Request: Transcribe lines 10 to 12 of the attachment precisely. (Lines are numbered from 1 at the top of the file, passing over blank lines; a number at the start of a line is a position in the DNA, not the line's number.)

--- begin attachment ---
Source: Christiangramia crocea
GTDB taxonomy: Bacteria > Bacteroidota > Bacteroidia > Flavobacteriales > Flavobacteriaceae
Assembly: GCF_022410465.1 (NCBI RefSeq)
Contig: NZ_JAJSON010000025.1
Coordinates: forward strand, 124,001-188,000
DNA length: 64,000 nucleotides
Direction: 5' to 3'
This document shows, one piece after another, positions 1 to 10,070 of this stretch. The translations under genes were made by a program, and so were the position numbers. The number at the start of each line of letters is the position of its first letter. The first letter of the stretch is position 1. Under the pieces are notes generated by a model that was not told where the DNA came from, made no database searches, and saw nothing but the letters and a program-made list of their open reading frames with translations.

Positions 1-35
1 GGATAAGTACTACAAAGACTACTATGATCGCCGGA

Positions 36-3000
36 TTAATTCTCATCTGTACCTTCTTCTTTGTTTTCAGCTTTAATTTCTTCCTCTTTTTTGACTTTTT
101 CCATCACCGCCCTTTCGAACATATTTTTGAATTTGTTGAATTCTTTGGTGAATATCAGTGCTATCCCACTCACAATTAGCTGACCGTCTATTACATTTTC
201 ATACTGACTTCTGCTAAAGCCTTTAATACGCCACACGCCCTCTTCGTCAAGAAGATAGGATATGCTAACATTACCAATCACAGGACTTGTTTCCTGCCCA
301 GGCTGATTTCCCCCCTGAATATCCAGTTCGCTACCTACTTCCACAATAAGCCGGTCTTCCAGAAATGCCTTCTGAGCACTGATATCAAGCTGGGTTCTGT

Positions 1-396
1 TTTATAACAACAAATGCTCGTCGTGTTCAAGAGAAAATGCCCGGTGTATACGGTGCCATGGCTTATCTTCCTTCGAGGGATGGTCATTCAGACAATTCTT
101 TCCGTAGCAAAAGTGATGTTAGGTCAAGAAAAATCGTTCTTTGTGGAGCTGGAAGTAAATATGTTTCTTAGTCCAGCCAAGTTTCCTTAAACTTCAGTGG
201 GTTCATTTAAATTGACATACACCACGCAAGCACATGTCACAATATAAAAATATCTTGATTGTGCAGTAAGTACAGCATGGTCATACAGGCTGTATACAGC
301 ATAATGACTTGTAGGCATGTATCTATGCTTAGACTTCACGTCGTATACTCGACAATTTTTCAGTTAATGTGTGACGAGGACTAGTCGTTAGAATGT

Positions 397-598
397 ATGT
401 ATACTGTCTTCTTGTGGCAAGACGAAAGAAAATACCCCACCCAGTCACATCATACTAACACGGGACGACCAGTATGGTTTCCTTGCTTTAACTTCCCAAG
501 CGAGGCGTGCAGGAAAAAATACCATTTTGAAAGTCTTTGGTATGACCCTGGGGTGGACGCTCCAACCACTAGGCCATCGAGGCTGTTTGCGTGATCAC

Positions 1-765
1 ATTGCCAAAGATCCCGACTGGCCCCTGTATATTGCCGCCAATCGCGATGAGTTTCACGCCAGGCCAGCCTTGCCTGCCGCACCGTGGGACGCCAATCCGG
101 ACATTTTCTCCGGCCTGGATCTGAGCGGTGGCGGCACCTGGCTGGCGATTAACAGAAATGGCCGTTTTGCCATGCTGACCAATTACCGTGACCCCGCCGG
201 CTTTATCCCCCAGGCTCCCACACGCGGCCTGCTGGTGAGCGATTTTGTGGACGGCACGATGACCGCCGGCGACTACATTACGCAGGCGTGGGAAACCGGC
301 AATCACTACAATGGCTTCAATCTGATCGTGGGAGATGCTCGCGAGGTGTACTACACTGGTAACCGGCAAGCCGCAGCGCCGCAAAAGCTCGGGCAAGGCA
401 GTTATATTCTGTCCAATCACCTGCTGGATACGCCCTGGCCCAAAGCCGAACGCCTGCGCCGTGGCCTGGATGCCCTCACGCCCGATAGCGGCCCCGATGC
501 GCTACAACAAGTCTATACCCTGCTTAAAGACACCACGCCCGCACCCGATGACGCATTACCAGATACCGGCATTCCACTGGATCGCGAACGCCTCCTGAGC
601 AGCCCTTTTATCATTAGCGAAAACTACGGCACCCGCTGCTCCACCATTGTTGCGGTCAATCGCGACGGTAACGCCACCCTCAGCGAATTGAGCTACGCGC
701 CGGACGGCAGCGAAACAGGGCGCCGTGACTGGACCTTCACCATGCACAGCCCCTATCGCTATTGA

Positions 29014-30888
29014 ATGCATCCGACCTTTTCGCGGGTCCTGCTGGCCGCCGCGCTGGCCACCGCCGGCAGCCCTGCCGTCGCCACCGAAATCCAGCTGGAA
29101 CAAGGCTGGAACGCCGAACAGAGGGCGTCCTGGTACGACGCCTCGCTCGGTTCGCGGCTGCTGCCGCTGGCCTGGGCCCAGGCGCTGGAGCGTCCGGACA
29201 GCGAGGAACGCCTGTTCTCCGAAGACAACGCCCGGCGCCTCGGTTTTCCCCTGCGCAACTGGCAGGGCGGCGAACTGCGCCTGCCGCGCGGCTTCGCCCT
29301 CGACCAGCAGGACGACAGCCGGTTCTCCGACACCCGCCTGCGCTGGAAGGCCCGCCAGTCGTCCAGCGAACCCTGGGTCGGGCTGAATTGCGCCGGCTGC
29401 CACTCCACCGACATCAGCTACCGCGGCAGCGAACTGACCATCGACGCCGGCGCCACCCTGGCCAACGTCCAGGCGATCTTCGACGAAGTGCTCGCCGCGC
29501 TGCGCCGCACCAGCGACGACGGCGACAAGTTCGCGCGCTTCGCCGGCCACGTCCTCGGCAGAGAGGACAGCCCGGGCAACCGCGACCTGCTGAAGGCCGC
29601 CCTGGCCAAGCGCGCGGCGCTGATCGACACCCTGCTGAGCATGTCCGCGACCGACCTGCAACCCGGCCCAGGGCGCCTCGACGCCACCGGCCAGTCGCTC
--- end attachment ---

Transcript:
1 GGATAAGTACTACAAAGACTACTATGATCGCCGGA

Positions 36-3000
36 TTAATTCTCATCTGTACCTTCTTCTTTGTTTTCAGCTTTAATTTCTTCCTCTTTTTTGACTTTTT